Can artificial intelligence capture, or at least simulate, the ‘X’ factor in business idea creation — you know, that innovative spark? Can it help boost creativity, innovation, and entrepreneurship in ways not possible in previous times? A new survey of startup founders and creative professionals finds AI has become a new tool to take business concepts to such new heights. Or is it wishful thinking at this point?
Eighty percent of the founders say they have integrated AI into their creative processes, according to the survey of 150 founders and 486 creatives. While a majority of the founders, 55%, still prefer human creativity over AI in their startups, technology is a big part of their growth. Top applications include data analysis to inform creative decisions (42%) and product development to identify and prioritize features or services (25%).
Industry observers agree that AI is catalyzing new business formation and innovation, both through startups or within existing enterprises. “Generative AI has opened new opportunities that entrepreneurs can tap into when ideating their next business,” says Flavio Villanustre, global chief information security officer of LexisNexis Risk Solutions.
“AI, and in particular generative AI, boosts new business formation in several ways,” says Uche Ogbuji, founder of Oori Data. “It helps entrepreneurs express ideas, rich descriptions of those ideas, and even suggest steps towards realizing those ideas.”
For startup founders or executives entering established markets, generative AI “accelerates the writing of proposals and copy for marketplace communication in well understood yet competitively weighted terms,” Ogbuji illustrates. “In the case of new, disruptive ventures gen AI helps articulate the unique selling proposition.”
In either case, “AI frees up time for financials, human resources, selling, and other aspects of business formation,” he adds. “Gen AI can also greatly accelerate development of web design wireframes, logos and other materials to help polish a startup’s presentation.”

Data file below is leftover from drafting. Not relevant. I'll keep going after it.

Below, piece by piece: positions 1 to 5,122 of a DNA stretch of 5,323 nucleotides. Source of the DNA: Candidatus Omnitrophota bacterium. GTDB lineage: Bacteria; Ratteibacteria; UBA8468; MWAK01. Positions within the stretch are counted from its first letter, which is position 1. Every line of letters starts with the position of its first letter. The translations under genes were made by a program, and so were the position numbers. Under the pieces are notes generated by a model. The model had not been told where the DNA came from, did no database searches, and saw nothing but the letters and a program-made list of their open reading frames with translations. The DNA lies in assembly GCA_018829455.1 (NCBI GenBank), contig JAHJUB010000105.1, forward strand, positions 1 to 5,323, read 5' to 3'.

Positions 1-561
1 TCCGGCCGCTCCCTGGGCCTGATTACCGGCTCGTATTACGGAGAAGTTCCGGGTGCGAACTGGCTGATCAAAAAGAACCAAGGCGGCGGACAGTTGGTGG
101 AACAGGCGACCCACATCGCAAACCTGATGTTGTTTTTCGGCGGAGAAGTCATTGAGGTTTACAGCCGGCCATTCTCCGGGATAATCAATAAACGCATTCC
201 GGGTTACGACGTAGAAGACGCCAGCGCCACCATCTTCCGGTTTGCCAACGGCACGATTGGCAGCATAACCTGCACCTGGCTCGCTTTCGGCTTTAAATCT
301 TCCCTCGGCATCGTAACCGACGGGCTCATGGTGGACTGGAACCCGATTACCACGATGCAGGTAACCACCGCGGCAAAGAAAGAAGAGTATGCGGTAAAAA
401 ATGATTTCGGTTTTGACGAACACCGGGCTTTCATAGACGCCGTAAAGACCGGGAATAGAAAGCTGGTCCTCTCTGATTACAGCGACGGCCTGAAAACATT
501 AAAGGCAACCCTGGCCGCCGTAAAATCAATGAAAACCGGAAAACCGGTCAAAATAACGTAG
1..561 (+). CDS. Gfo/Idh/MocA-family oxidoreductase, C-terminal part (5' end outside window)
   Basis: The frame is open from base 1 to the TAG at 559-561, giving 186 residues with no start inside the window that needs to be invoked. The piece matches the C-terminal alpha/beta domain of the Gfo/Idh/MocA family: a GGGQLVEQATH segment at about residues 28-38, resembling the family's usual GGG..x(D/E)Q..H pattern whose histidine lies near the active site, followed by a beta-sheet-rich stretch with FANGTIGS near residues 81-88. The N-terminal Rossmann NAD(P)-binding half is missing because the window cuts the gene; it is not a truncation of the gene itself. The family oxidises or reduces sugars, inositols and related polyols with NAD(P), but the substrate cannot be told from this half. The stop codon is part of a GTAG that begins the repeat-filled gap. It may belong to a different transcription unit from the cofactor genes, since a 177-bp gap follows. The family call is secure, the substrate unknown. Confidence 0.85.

Innovation and creative have a serendipitous or informal aspect, so it may be a stretch to capture and bottle that spirit. “There are no true shortcuts to serendipity—a person who has not given enough careful consideration to a problem space might not even recognize when an opportunity has opened up,” says Ogbuji. “AI can’t serve as a substitute for such understanding.”
Still, he adds, “AI is better than anything else is speeding up search processes. An entrepreneur in the AI age still needs a strong base of experience, or an extraordinary amount of intuition about a problem, but then they can use AI to help avoid blind alleys and chart more optimal paths in business formation.”
A key role for AI in the innovation process “can serve as an effective information aggregator and processor,” says Villanustre. “They can execute programs that any other computer could possibly design. It also means generative AI can improve itself to the point where disruptive ideation occurs.”
Entrepreneurs and corporate innovators seeking to rev up creativity “need to understand generative AI is just a tool; in no way can it replace human creativity,” Villanustre emphasizes. “It’s unlikely a generative AI model will independently produce the idea for the next Tesla or Amazon.”
At the same time, AI “is a very effective tool to perform market research through document summarization and analysis,” he continues. “It can also be used as a sounding board for ideating a new business. Once the idea is solidified, generative AI can supplement scarce resources in the initial stages of most startups, serving as a relatively inexpensive but versatile assistant to efficiently handle most rutinary tasks.”
Step up into established enterprises, and there may be resistance to AI-enhanced innovation. “In broad terms, some leaders are reluctant, or even fearful, in evaluating new technologies, such as generative AI,” Villanustre says. “Conversely, visionary leaders are typically eager to explore new technologies to understand potential benefits and efficiencies.”
Strategies founders have undertaken to build acceptance of AI into their fledgling organizations, as identified in the Mercury survey, include holding team discussions to address AI integration concerns (50%), launching pilot projects to showcase AI’s potential (42%), and collaboratively identifying where to implement AI (42%).
“Different founders have different strengths, and should primarily look for AI to help complement them in areas where they may feel less confident, so that they can present more complete propositions to markets, investors and early employees,” says Ogbuji. “Gen AI outputs should always go through human review—they should be treated more as a starting point for supporting material, and never as the finished article.”